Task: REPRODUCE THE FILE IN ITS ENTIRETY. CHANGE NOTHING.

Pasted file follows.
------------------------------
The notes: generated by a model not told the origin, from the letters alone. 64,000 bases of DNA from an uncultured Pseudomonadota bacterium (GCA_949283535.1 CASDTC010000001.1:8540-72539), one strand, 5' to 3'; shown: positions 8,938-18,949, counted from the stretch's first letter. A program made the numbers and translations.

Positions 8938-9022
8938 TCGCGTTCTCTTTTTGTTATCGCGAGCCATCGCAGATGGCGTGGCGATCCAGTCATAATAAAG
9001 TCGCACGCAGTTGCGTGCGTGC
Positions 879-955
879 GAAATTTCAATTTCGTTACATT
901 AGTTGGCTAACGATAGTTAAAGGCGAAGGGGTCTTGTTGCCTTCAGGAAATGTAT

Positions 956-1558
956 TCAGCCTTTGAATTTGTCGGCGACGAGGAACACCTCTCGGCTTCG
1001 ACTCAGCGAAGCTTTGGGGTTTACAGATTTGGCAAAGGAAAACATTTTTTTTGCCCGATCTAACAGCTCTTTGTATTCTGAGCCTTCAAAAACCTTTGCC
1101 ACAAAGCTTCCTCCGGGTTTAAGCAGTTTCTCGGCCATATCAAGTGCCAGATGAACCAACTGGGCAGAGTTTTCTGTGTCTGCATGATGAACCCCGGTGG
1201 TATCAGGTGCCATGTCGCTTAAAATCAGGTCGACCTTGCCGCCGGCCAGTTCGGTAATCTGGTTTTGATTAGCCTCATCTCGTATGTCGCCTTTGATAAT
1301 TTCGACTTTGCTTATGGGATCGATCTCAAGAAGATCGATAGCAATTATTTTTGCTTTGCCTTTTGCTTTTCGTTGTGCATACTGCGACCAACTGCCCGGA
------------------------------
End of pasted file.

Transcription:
The notes: generated by a model not told the origin, from the letters alone. 64,000 bases of DNA from an uncultured Pseudomonadota bacterium (GCA_949283535.1 CASDTC010000001.1:8540-72539), one strand, 5' to 3'; shown: positions 8,938-18,949, counted from the stretch's first letter. A program made the numbers and translations.

Positions 8938-9022
8938 TCGCGTTCTCTTTTTGTTATCGCGAGCCATCGCAGATGGCGTGGCGATCCAGTCATAATAAAG
9001 TCGCACGCAGTTGCGTGCGTGC
Positions 879-955
879 GAAATTTCAATTTCGTTACATT
901 AGTTGGCTAACGATAGTTAAAGGCGAAGGGGTCTTGTTGCCTTCAGGAAATGTAT

Positions 956-1558
956 TCAGCCTTTGAATTTGTCGGCGACGAGGAACACCTCTCGGCTTCG
1001 ACTCAGCGAAGCTTTGGGGTTTACAGATTTGGCAAAGGAAAACATTTTTTTTGCCCGATCTAACAGCTCTTTGTATTCTGAGCCTTCAAAAACCTTTGCC
1101 ACAAAGCTTCCTCCGGGTTTAAGCAGTTTCTCGGCCATATCAAGTGCCAGATGAACCAACTGGGCAGAGTTTTCTGTGTCTGCATGATGAACCCCGGTGG
1201 TATCAGGTGCCATGTCGCTTAAAATCAGGTCGACCTTGCCGCCGGCCAGTTCGGTAATCTGGTTTTGATTAGCCTCATCTCGTATGTCGCCTTTGATAAT
1301 TTCGACTTTGCTTATGGGATCGATCTCAAGAAGATCGATAGCAATTATTTTTGCTTTGCCTTTTGCTTTTCGTTGTGCATACTGCGACCAACTGCCCGGA